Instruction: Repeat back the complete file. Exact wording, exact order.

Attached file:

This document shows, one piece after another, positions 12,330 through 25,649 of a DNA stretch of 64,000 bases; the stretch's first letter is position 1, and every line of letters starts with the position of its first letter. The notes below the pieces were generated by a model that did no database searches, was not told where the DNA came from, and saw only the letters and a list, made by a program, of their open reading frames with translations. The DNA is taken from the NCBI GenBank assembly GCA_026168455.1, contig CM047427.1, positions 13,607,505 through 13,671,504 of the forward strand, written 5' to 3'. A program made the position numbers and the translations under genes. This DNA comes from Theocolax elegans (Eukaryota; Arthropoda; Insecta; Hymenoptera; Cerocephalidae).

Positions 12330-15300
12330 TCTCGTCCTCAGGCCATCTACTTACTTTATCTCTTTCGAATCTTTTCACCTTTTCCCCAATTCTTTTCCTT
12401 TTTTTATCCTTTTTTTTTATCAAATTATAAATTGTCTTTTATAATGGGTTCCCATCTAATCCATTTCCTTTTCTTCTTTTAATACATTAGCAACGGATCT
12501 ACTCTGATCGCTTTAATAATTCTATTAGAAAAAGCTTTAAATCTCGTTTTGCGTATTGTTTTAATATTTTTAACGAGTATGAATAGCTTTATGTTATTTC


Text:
This document shows, one piece after another, positions 12,330 through 25,649 of a DNA stretch of 64,000 bases; the stretch's first letter is position 1, and every line of letters starts with the position of its first letter. The notes below the pieces were generated by a model that did no database searches, was not told where the DNA came from, and saw only the letters and a list, made by a program, of their open reading frames with translations. The DNA is taken from the NCBI GenBank assembly GCA_026168455.1, contig CM047427.1, positions 13,607,505 through 13,671,504 of the forward strand, written 5' to 3'. A program made the position numbers and the translations under genes. This DNA comes from Theocolax elegans (Eukaryota; Arthropoda; Insecta; Hymenoptera; Cerocephalidae).

Positions 12330-15300
12330 TCTCGTCCTCAGGCCATCTACTTACTTTATCTCTTTCGAATCTTTTCACCTTTTCCCCAATTCTTTTCCTT
12401 TTTTTATCCTTTTTTTTTATCAAATTATAAATTGTCTTTTATAATGGGTTCCCATCTAATCCATTTCCTTTTCTTCTTTTAATACATTAGCAACGGATCT
12501 ACTCTGATCGCTTTAATAATTCTATTAGAAAAAGCTTTAAATCTCGTTTTGCGTATTGTTTTAATATTTTTAACGAGTATGAATAGCTTTATGTTATTTC